Last week, the National Football League released its schedule for the 2013-14 season, to the joy of die-hard pigskin fans and the chagrin of the rest of America trying to watch their Sunday evening programming. For the last month and a half, teams had been carefully analyzing the results of the NFL scouting combine to see which players best match their system and show the most promise for their future success. (Quick note: the combine is a weeklong display of different workouts and challenges that may demonstrate prospective players' mental and physical abilities.)
Something interesting happened last week, however, that made me think of the current debate on teacher evaluation. NBC's ProFootballTalk blog announced that they would no longer pay much attention to the NFL's renowned Wonderlic test, an exam that purportedly assesses the test taker's ability to solve problems on the spot. A Wonderlic score of 20, for instance, suggests an IQ average of 100. New York Giants' quarterback Eli Manning scored a 39 when he was drafted, and his brother Peyton Manning scored a 28 during his combine.
What this reminded me of is a similar discussion about how we evaluate teachers and their performance in the classroom. Commentators, sportswriters and NFL executives have a myriad of ways to approach their jobs. What can we learn from the NFL about the way they evaluate potential and present teachers and their performance?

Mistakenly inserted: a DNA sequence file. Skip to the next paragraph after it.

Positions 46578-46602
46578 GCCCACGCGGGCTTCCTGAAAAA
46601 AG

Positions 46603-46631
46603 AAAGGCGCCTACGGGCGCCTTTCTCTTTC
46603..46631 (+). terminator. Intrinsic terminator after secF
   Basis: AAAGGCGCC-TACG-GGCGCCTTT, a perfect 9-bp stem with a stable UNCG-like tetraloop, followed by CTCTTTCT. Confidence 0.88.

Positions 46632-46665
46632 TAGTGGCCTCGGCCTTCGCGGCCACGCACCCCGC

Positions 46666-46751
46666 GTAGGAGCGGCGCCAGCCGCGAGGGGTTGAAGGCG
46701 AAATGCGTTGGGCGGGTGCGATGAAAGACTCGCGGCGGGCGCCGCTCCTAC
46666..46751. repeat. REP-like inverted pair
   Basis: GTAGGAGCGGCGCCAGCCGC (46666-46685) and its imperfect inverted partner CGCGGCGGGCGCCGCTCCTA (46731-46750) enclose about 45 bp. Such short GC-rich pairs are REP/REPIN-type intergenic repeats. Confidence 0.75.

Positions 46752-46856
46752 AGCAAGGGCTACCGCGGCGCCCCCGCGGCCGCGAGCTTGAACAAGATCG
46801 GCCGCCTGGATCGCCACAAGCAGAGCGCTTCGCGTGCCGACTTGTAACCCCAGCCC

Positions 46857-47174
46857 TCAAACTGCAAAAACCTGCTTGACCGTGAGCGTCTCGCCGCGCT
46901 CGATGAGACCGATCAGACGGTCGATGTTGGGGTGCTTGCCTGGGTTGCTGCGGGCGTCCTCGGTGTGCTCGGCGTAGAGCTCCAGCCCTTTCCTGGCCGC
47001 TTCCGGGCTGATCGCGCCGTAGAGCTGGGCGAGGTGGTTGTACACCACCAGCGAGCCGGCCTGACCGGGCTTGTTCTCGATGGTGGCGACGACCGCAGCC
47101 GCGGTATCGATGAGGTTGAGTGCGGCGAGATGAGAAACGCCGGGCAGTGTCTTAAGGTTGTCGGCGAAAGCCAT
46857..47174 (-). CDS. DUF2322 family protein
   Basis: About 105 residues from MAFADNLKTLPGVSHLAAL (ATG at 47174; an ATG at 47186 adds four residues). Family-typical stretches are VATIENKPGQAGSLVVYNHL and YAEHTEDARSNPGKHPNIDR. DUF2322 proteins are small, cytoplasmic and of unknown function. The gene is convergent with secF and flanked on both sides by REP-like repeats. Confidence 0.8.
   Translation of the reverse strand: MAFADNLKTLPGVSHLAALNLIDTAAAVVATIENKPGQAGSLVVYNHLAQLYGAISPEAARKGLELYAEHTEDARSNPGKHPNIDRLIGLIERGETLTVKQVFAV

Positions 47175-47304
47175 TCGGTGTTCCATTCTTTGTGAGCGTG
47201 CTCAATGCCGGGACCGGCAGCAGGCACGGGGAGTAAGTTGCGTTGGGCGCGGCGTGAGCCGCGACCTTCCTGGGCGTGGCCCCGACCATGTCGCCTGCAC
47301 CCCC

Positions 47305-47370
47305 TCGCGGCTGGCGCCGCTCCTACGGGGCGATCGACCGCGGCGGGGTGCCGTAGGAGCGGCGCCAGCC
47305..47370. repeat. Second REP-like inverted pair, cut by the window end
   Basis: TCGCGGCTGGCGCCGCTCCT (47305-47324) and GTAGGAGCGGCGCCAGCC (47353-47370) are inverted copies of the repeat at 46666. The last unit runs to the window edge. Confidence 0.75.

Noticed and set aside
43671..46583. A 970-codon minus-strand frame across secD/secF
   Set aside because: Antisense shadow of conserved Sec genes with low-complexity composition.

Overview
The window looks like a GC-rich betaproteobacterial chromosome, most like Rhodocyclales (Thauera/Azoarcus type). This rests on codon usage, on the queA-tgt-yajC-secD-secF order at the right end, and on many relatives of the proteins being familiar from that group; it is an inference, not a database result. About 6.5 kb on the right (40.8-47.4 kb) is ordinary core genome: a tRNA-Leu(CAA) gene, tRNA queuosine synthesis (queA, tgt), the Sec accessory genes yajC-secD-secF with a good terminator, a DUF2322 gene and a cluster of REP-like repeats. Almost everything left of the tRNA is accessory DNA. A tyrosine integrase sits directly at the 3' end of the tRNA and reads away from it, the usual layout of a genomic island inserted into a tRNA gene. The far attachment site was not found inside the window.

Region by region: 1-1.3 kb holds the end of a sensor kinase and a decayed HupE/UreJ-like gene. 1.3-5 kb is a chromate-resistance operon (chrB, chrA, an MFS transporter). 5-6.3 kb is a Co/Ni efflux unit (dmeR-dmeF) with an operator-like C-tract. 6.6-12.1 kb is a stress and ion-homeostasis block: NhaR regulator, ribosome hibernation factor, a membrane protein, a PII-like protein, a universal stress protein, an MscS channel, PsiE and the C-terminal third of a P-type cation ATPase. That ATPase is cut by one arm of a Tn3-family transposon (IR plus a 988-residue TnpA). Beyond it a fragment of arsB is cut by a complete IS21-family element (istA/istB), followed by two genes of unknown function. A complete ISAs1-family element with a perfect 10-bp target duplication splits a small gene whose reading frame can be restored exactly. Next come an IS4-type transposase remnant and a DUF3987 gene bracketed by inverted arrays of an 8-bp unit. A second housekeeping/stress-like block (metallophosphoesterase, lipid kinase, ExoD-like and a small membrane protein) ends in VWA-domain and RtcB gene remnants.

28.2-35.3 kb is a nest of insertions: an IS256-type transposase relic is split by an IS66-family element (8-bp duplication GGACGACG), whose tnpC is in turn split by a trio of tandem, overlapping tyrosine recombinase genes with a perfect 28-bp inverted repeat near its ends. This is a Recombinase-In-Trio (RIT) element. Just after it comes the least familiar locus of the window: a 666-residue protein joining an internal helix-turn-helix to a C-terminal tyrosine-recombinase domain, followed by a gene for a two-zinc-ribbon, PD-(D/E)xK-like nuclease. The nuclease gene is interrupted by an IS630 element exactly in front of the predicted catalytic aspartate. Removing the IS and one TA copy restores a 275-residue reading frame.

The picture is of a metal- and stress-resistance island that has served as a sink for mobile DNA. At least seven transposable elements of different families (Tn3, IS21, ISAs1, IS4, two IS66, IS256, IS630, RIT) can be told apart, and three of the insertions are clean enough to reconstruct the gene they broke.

We Can't Rely on One Measure
The most obvious part of any talent evaluation in the NFL is that we simply can't depend on just one measure to determine a player's effort on the field. It's not just about how fast they run, how hard they throw the ball, or how much they can bench press in 60 seconds. Even the college they came from can't always determine what they bring to a team.
Evidence on What Builds Great Teams
Often, it's a good understanding of talent combined with fitting into the system and ongoing coaching that can build the player up. Developing good habits -- including learning the best practices on nutrition, exercise, and getting objective and honest feedback -- can really improve a player's performance on the field. The winning-est players don't just rely on their natural ability; they have the habits of mind that keep them working harder every year, and hopefully closer to real success.
Stats and Equations vs. the Team as an Ecosystem
Trying to develop equations for player effectiveness doesn't always work well. ESPN tried to develop its own quarterback equation, but found it wasn't that simple. Each throw a quarterback made or run he scored on needed additional eyes to assure that the numbers accurately reflected his performance. While people may base salaries on individual statistics, the ones that matter most to executives and fans alike are whether the entire team wins.
Looking at teacher evaluation is a difficult prospect, especially since we're often trying to measure the intangibles. Yet we have elements of the profession that we can include in a fair system for all. Characteristics like temperament, persistence and resilience matter more than test scores, especially in schools, because it's here that collaboration, not competitiveness, reigns supreme. Developing schools that see themselves as an ecosystem from teacher all the way through superintendent or chancellor gives us as chance to replicate real success.
Numbers might matter for fantasy leagues and fantasy schools, but in real life, the victory happens together.